Ever used a Reverse Polish calculator? Or postfix or prefix notation? It does work. Yeah, I seriously would prefer prefix notation to superfluous parentheses.

Maybe you feel it's unclear? There's an answer to that too. Whitespace, as in Proper Indentation.

thingA
. thingB
. . thingC 4 7
. thingD thingE

Before you ask, no, the whitespace is not required, This isn't Python. It is merely there to aid coders, same as any other indentation in C source code.

Comment: Re:Humans have too much (Score 2) 206

by bzipitidoo (#47838817) Attached to: Should Cyborgs Have the Same Privacy Rights As Humans?

Very idealistic. We could do with more transparency. Mroe than that, we could do with more equality of transparency. The rich get to hide their mistakes behind the corporate veil. Those of us who aren't executives of corporations have more limited options.

However, until the law is perfect, justice is truly fair, and our peers are totally enlightened about freedom of thought, speech, and so forth, all of which may be never, privacy is important. Is there anyone who hasn't had things to hide from our own parents? Especially our parents? Like that you got a warning for speeding while you were out on the town last night? Think of all the potentially embarrassing things there are to buy, such as porn magazines, sex toys, alcoholic drinks, hemorrhoid medicine, denture adhesive, and certain genres of music. I would love to have the hypocrisies and tyrannies uncovered and shamed out of existence by acknowledgement that lots of people have the same problems and desires. I mean things like that your parents engaged in sex to bring you into the world, but they forbid that you learn any details about sex (The stork brought you? You appeared under a cabbage leaf?), and certainly forbid that you try it! Just having a waist size connected to your name could be more than embarrassing, supposing it suggests that you are overweight, and you suffer discrimination from people who have never even seen you?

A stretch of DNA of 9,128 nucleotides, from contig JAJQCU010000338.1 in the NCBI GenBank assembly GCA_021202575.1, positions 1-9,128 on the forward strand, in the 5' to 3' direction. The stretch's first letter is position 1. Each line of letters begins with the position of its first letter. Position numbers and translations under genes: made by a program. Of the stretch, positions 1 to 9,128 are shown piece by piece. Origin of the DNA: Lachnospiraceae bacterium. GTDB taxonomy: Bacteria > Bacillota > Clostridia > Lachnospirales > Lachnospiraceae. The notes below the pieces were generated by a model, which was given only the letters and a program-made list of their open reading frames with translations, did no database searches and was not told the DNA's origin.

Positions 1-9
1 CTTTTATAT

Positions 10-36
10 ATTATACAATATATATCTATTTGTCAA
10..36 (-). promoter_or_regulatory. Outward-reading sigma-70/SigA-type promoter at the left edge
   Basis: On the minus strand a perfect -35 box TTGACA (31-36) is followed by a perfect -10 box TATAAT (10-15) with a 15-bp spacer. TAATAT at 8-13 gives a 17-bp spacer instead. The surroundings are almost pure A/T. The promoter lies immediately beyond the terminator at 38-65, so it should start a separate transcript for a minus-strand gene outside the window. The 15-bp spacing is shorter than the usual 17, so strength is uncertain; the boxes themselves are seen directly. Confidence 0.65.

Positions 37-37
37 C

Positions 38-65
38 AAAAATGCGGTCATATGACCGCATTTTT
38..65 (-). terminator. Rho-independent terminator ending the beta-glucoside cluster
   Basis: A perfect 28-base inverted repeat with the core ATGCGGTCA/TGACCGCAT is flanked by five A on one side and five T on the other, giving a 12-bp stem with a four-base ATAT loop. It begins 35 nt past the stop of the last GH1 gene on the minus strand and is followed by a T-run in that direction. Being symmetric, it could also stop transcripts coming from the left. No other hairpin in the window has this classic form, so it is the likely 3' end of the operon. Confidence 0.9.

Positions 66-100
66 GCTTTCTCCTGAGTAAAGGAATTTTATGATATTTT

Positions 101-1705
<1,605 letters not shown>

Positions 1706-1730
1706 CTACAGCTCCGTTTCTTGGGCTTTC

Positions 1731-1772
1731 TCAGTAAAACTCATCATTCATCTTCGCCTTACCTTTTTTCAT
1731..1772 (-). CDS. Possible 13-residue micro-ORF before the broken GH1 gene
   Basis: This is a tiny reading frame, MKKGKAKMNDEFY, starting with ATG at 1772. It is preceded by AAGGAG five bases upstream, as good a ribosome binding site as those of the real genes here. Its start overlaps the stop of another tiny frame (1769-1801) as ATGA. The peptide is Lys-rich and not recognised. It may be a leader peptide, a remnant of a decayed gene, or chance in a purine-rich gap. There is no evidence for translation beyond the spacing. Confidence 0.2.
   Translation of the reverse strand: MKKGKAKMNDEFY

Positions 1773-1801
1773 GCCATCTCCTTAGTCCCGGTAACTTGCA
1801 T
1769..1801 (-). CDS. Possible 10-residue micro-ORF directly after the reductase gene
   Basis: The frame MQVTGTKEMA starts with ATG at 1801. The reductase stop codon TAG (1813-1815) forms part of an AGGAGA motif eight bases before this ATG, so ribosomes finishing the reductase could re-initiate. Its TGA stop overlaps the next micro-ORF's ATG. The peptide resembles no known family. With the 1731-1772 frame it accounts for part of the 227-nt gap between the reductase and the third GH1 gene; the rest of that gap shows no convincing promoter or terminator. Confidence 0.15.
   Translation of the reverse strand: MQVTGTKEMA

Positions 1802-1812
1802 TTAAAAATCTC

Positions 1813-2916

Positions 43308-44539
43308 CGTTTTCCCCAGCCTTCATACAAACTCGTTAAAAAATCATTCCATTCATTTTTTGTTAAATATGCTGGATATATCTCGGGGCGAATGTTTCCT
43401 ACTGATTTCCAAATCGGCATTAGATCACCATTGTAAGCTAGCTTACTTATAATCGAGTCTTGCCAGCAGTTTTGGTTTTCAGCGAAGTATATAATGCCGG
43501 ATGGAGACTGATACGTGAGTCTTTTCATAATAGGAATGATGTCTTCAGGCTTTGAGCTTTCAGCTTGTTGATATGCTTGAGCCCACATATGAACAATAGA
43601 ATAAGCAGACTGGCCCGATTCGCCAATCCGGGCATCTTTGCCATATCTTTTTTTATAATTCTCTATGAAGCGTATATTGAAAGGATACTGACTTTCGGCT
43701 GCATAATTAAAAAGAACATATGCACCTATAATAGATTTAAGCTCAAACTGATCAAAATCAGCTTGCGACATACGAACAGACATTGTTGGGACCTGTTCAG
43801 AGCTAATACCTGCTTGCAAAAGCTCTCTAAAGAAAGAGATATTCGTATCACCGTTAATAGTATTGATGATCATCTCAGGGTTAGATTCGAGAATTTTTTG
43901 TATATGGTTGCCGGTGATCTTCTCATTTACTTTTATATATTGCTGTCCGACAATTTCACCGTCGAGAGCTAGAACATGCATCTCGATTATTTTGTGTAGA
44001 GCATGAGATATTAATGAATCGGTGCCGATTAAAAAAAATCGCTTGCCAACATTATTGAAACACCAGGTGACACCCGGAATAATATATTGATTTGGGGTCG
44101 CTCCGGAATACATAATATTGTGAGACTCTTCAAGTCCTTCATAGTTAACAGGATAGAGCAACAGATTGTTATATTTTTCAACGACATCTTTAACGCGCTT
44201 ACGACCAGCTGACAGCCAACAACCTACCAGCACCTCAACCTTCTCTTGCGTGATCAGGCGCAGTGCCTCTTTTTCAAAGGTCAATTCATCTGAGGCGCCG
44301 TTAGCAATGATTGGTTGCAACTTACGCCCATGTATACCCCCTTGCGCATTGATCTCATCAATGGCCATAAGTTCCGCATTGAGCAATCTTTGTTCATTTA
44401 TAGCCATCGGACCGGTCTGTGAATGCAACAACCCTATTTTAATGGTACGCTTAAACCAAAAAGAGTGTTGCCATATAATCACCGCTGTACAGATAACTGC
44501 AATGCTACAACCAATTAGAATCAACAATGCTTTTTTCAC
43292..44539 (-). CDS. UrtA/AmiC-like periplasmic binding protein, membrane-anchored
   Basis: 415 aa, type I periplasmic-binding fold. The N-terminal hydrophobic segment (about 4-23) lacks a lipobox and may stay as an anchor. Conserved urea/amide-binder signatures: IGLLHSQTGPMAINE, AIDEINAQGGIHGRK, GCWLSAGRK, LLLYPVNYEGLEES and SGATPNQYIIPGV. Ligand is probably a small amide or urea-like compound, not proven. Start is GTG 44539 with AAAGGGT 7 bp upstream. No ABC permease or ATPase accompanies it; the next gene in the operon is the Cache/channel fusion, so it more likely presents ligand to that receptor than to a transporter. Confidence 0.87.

There are also political issues. Do you want it known whether you voted Republican or Democrat, or some 3rd party? Some examples of political issues are the War on Piracy and the War on Drugs. Years ago, there was the hysteria over Communism, with the House Un-American Activities Committee and the infamous Joe McCarthy ruining the careers of many in Hollywood. That has all been discredited now and we are at last easing up on drugs. Piracy however is still raging. And it can still happen again, with climate scientists such as Michael Mann among some of the more recent victims. They did their utmost to fish through his private emails for evidence that he was incompetent or a liar, and when they couldn't find good enough dirt, they exaggerated what they could. There are powerful interests that would very much like to use more transparency to force their extreme views on copyright on the rest of us. Would you like to be sued for copying a recording to another device? Arrested and your equipment seized, for timeshifting? With total transparency, they could do that. But fortunately for us all, the universe does not work that way. They cannot win, but they can hurt plenty of people before they are at last shut down. I think someday, copying will be legal, and seen as good for everyone, even artists. Until then, we all just have to be a little cautious, and keep it quiet whenever we do anything they could construe as piracy.

Comment: C has bigger problems than that trivia (Score 1) 729

The "if (a = b)" syntax is among the first things newcomers to C are warned about. It's not a big problem.

Null terminated strings are a bigger problem. What do you do if you want to embed nulls in a string? Not use the entire string.h library for starters, have to write your own routines. It really is better to store the length in a simple integer, as long as it's not stupidly small like in Turbo Pascal where they set aside one measly byte, thus making the maximum length a paltry 255 characters. There are simply too many use cases where length information is needed. Having the length makes a strlen function trivial and run in constant time, instead of a time dependent upon the data. We now have the String class in the Standard Template Library which addresses these problems.